Table of Contents:
- The ‘Junkyard Dog’ is slowing down
- No blowing smoke
- Earl Williams steps down from California Cotton Ginners and Growers Associations.
- He was part of key group that won major political victories.
Earl and his fellow organization leaders like Barry Bedwell of the California Grape and Tree Fruit League, Manual Cunha of the Nisei Farmers League, Joel Nelsen of California Citrus Mutual and Tim Johnson of the California Rice Commission under the tutelage of Soares said it is time to quit whining and win legislative victories. Politics is the art of deal-making and compromise. Soares’ band does not blow smoke in advocating for agriculture. They present economic facts in a business-like manner to validate the importance of agriculture. They also bring legislators to the valley to show them agriculture first-hand. This has created alliances with urban legislators that continue to pay off.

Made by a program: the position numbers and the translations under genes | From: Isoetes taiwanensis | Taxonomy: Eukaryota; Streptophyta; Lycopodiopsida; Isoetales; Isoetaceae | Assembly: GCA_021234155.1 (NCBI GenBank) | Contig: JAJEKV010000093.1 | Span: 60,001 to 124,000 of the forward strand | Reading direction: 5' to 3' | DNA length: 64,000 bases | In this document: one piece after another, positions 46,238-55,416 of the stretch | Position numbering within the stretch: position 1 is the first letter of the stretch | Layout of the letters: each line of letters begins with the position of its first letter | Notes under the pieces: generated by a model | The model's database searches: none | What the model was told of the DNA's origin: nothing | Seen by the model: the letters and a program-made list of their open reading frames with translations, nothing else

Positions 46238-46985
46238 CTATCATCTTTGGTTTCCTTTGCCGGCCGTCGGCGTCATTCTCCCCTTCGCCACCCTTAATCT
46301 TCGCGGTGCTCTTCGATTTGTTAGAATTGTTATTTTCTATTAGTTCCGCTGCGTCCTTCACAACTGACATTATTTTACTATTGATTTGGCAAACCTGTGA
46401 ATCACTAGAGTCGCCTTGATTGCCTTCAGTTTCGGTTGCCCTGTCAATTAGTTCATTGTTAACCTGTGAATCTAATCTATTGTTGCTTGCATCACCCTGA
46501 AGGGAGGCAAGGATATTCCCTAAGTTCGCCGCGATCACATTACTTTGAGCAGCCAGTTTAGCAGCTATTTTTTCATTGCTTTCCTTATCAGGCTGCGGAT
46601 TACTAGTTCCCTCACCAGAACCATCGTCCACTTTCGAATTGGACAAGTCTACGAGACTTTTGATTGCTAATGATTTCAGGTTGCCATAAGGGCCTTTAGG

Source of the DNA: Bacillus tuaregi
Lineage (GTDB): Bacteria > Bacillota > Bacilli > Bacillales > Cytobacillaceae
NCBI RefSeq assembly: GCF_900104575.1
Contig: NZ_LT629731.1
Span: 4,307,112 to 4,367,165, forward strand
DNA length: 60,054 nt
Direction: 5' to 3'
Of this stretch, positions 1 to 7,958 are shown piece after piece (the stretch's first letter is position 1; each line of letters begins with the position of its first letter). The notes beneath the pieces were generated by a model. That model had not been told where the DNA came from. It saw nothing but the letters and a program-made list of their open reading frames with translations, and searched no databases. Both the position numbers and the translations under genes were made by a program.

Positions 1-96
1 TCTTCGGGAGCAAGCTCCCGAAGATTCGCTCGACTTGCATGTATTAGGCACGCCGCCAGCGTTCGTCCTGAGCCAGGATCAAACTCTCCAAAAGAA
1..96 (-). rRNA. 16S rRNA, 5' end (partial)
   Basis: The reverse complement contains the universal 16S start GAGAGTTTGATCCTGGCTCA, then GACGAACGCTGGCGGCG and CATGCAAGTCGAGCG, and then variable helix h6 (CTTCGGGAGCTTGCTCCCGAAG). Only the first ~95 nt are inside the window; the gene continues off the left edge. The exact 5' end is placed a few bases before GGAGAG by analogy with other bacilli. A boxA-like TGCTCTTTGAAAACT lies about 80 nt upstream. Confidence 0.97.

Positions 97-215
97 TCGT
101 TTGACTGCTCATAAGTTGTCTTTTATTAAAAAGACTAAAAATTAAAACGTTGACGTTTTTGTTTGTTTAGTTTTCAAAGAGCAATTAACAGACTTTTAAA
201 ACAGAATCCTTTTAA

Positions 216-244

The repeal of the farm equipment and farm fuel sales taxes in 2001 has resulted in savings of $200 million annually for the state’s farmers and ranchers.
Earl and his peers accomplished much more for their constituencies.
In this space, though, it’s about Earl Williams. He’s been a friend and mentor. He has taught me the fine art of junkyard doggedness that often shows up in this space. He wears the cotton industry and his agriculture career proudly on his sleeve as an example for all to follow. His accomplishments are overshadowed only by his passion.
Earl has stepped aside from his presidential role with the ginners and growers group, leaving it in the very capable hands of Roger Isom. However, junkyard dogs are impossible to rehabilitate. They do age and slow down. Fortunately, Earl will be around for a few more years as slower moving industry consultant. So expect a bark or two in the years ahead.
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